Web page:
Holiday celebrations, including birthdays, Christmas, Easter, and even Thanksgiving, are forbidden. You are micromanaged right down to what you wear and how you behave intimately with your spouse. I told you I wasn’t kidding about the high-control thing.
If that wasn’t enough, homosexuality is viewed as an abhorrent disease. To grow up in this kind of environment while being too scared to openly disagree was torture. You are never free to express yourself.
The control extends to relationships with people ‘outside’ the cult. Basically, those aren’t allowed. They term anyone not a part of their group as ‘worldly’ and ‘bad association’: a danger that could spiritually weaken you. Even if you join the cult later in life, you are coerced into distancing yourself from unbelieving friends and relatives. Anyone who had a friend or family member join a cult will know what I mean.
As such, you lead an insular existence where your only community is the one within the ‘safety’ of the cult. In other words, the cult makes up your entire support network.
Do you think that sounds crazy? I haven’t even gotten to the craziest part yet. If a person is excommunicated, either because they chose to leave or the men who control the cult catch you “sinning”, you are completely cut off from the only support network you know. You are shunned. You are completely isolated from everyone you know. No one, including family, are permitted to do so much as greet you on the street or pick up the phone when you call. When so-called friends see you walking down the street, they will cross to the other side. It’s difficult to describe this to someone who hasn’t experienced it. Imagine everything and everyone you know are suddenly killed, because that is how you are treated. You are dead to them all.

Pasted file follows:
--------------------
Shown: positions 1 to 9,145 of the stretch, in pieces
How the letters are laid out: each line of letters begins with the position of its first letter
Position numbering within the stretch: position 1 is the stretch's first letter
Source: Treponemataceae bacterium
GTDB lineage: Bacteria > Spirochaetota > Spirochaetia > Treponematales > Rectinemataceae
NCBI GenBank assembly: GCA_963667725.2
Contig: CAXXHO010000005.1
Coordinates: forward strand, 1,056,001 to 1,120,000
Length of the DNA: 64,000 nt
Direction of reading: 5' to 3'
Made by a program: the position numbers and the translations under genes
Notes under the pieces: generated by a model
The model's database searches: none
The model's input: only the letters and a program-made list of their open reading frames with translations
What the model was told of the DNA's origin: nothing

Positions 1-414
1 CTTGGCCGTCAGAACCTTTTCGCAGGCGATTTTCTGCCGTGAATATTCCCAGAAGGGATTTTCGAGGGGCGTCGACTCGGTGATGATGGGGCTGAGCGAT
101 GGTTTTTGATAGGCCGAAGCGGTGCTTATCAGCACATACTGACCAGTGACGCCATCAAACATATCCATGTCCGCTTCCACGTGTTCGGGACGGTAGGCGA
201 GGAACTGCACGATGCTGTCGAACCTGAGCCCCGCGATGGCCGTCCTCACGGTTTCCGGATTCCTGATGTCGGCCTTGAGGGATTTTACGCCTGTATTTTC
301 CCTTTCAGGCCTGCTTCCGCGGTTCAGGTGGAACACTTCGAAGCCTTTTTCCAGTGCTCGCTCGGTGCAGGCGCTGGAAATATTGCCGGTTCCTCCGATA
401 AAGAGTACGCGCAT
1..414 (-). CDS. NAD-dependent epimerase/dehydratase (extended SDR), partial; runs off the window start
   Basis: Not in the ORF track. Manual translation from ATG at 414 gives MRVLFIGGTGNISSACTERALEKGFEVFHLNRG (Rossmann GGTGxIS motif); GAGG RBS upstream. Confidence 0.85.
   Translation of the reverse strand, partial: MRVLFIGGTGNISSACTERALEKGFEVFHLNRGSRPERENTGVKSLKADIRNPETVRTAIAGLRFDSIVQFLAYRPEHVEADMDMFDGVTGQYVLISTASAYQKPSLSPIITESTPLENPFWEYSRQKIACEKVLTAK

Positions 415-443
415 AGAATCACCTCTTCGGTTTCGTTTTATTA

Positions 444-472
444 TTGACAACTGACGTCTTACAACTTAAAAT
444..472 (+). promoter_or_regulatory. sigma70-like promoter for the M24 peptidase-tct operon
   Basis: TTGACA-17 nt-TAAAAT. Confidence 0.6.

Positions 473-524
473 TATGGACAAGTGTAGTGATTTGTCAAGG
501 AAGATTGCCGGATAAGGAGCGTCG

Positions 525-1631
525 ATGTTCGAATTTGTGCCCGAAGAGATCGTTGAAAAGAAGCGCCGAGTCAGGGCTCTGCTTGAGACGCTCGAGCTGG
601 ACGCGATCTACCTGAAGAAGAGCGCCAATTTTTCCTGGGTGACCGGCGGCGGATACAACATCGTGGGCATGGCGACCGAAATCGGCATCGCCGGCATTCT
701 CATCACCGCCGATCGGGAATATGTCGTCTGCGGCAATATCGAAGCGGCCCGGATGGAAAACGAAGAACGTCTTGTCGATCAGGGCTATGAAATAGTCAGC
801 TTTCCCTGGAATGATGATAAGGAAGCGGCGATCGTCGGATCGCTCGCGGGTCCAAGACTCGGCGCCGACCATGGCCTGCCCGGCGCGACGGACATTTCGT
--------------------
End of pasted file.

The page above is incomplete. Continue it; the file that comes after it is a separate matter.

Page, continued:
In an instant the only world you’ve ever known and all the people you’ve ever loved are gone. Parents will cut off their children and never see them again, even refusing to attend their own child’s wedding. Children will cut their parents off and not even attend their funerals. Little kids will grow up never knowing who their grandparents are or meet their extended family. Lifelong friendships will be shattered. All of this because everyone’s love is based on conditions outlined by the cult. Yet, those within believe that shunning IS love...that it is a necessary part of bringing you back, for if you do not repent and return, your soul will be destroyed for all eternity.